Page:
• I had AF 3 weeks ago. I felt fine, just little tired. When it got really bad it had been going on for quite a while and it was a problem already. The electronic device might have saved me 3 weeks in hospital.

  • A heartbeat is basically a one dimensional list of pairs of numbers (strength of beat, time since last beat). Creating an algorithm to figure out when something like that starts getting fucky doesn't sound like a problem that needs the full power of deeplearningAIneuralnetothermarketinggibberishAPPSMOTHERFUCKER brought to bear on it.

    • Atrial fibrillation is characterized by being 'irregularly irregular'. It is really pretty easy to identify, at least for humans and even EKG machines. The mathematical algorithms are well known and well characterized. The major difficulty that the iWatch has is that it is only using one EKG lead.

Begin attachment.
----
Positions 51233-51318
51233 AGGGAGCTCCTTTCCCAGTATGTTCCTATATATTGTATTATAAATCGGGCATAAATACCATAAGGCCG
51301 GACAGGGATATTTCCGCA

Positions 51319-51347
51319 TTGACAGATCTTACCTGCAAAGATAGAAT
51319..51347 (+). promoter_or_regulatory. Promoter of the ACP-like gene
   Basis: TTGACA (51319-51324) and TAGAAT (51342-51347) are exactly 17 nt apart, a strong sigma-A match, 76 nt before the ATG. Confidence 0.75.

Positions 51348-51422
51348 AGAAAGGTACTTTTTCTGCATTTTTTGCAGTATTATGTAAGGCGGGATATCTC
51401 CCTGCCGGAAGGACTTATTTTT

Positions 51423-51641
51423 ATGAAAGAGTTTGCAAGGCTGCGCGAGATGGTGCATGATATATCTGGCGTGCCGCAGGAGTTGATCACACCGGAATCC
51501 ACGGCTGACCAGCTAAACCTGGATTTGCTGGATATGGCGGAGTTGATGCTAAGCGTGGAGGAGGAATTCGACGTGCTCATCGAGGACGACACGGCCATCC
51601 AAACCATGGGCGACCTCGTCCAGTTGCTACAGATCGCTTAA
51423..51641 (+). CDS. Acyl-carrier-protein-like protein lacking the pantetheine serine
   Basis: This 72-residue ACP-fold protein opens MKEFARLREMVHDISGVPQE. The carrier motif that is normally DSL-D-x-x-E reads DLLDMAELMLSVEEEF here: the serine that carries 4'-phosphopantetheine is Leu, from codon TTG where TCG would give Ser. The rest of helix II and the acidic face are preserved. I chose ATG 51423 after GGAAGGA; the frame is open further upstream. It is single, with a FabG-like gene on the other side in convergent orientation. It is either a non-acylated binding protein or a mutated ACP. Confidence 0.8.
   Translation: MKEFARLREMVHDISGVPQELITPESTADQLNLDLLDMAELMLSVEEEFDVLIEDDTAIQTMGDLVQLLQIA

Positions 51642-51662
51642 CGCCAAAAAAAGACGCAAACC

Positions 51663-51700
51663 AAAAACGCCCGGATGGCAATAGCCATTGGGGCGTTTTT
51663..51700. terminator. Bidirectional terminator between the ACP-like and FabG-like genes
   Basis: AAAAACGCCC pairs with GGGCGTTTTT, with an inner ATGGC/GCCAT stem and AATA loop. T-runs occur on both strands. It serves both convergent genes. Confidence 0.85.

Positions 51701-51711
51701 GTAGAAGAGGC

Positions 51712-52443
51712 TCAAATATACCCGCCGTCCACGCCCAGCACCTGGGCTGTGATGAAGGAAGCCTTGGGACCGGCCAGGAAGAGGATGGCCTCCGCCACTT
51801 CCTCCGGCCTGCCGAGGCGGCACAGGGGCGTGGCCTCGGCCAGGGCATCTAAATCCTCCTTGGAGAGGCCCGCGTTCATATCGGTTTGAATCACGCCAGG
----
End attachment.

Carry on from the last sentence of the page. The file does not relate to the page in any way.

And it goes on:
But even three lead monitors have no problems with that.

      But yes, it has some useful medical implications. "Paroxysmal" atrial fibrillation is when the underlying rhythm is normal but occasionally jumps into afi

      • by Ihlosi ( 895663 )
        The major difficulty that the iWatch has is that it is only using one EKG lead.

        As far as I understand the cardiogram app, it doesn't to an ECG. It measures the pulse.

        Measuring an ECG would involve at least sticking an electrode on two out of RA, LL and LA.

  • by Anonymous Coward

    I can make an HIV test that is over 99% accurate by classifying all tests as negative. Accuracy is a stupid metric.

  • by Anonymous Coward

    5958 / 6158 = 0.9675

    It probably classified everyone as the negative case. I couldn't find the paper or the confusion matrix, but this seems like a lot of noise. Accuracy is a useless metric for class imbalanced data.

  • by Gussington ( 4512999 ) on Thursday May 11, 2017 @10:57PM (#54403609)